vulnerable to host break-ins if the host is misconfigured. There have been several recent, well-
publicized break-ins, in which a hacker obtained a large list of credit card numbers by breaking into a
Encryption of stored data thus represents a new challenge for e-businesses, and can be an important tool
in dealing with specific types of security threats.
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While there are many good reasons to encrypt data, there are many bad reasons to encrypt data.
Encryption does not solve all security problems, and may even make some problems worse. The
following section describes some of the misconceptions about encryption of stored data.
Issue 1: Encryption is not access control
Most organizations need to limit access to data to those who have a “need to know.” For example, a
human resources system may limit employees to reviewing only their own employment records, while
managers of employees may see the employment records of those employees working for them. Human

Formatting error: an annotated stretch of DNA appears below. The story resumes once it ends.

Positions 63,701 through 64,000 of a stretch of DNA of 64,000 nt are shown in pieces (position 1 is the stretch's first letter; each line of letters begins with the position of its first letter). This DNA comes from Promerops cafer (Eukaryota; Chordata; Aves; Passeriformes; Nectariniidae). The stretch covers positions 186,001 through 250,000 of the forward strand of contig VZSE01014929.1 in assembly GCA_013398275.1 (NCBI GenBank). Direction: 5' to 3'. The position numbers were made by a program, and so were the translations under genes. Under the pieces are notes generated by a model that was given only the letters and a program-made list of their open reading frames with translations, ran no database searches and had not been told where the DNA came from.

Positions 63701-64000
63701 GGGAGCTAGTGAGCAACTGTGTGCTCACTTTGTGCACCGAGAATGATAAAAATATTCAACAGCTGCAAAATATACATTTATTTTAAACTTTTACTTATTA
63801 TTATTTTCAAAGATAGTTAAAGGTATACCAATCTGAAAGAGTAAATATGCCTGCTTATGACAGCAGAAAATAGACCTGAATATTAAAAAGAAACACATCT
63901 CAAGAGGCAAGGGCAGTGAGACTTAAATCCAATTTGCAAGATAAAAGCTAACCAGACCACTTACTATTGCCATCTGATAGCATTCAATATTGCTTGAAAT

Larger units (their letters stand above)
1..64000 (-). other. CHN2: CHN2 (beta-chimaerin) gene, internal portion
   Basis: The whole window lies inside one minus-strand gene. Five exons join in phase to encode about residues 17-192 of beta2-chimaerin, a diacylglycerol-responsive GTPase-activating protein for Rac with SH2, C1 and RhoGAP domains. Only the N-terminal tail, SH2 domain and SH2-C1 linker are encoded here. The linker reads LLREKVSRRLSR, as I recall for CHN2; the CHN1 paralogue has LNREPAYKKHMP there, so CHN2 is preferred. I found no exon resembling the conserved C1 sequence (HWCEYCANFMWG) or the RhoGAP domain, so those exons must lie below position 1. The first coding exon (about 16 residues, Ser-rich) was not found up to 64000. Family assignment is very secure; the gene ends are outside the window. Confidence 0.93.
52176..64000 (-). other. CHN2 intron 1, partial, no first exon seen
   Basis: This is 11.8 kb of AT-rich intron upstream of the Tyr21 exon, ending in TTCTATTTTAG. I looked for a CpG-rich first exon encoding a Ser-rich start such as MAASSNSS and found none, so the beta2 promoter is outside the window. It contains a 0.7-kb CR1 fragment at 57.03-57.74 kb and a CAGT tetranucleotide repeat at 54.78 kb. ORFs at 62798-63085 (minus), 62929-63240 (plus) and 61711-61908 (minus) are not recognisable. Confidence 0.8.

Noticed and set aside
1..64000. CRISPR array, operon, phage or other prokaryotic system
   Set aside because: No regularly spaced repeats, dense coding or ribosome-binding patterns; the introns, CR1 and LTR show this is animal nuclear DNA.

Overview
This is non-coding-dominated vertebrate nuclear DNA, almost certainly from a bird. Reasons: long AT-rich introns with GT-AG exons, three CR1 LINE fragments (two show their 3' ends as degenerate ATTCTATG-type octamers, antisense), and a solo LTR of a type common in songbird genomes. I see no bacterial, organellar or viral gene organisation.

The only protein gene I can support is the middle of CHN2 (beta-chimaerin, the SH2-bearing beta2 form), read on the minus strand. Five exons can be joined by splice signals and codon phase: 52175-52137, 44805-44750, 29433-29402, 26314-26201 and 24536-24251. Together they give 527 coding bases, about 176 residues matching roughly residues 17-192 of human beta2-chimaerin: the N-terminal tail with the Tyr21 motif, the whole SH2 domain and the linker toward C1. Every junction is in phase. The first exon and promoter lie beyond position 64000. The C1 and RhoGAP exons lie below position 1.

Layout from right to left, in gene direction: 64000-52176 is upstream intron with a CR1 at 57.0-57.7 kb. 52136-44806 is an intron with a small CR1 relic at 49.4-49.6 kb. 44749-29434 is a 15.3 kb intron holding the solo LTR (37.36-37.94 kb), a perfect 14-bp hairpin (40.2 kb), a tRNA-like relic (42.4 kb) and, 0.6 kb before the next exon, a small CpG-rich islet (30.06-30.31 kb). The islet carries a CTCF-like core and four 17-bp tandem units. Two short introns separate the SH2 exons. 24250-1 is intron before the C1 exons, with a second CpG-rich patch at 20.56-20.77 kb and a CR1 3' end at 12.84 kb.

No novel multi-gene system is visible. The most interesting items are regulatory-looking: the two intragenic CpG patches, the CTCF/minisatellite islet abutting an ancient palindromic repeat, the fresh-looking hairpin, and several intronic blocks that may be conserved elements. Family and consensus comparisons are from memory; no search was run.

resources specialists may also need to see employee records for multiple employees.
This type of security policy limiting data access to those with a need to see it is typically
addressed by access control mechanisms. The Oracle database has provided strong, independently-
evaluated access control mechanisms for many years. Recently, Oracle8i has added the ability to
enforce access control to an extremely fine level of granularity, through its Virtual Private Database
Because human resources records are considered sensitive information, it’ tempting to think that this
information should all be encrypted “for better security.” However, encryption cannot enforce the type
of granular access control described above, and may actually hinder data access. In the human resources
example, an employee, his manager, and the HR clerk all need to access the employee’ record. If
employee data is encrypted, then each person also has to be able to access the data in unencrypted form.
Therefore, the employee, the manager and the HR clerk would have to share the same encryption key to
decrypt the data. Encryption would therefore not provide any additional security in the sense of better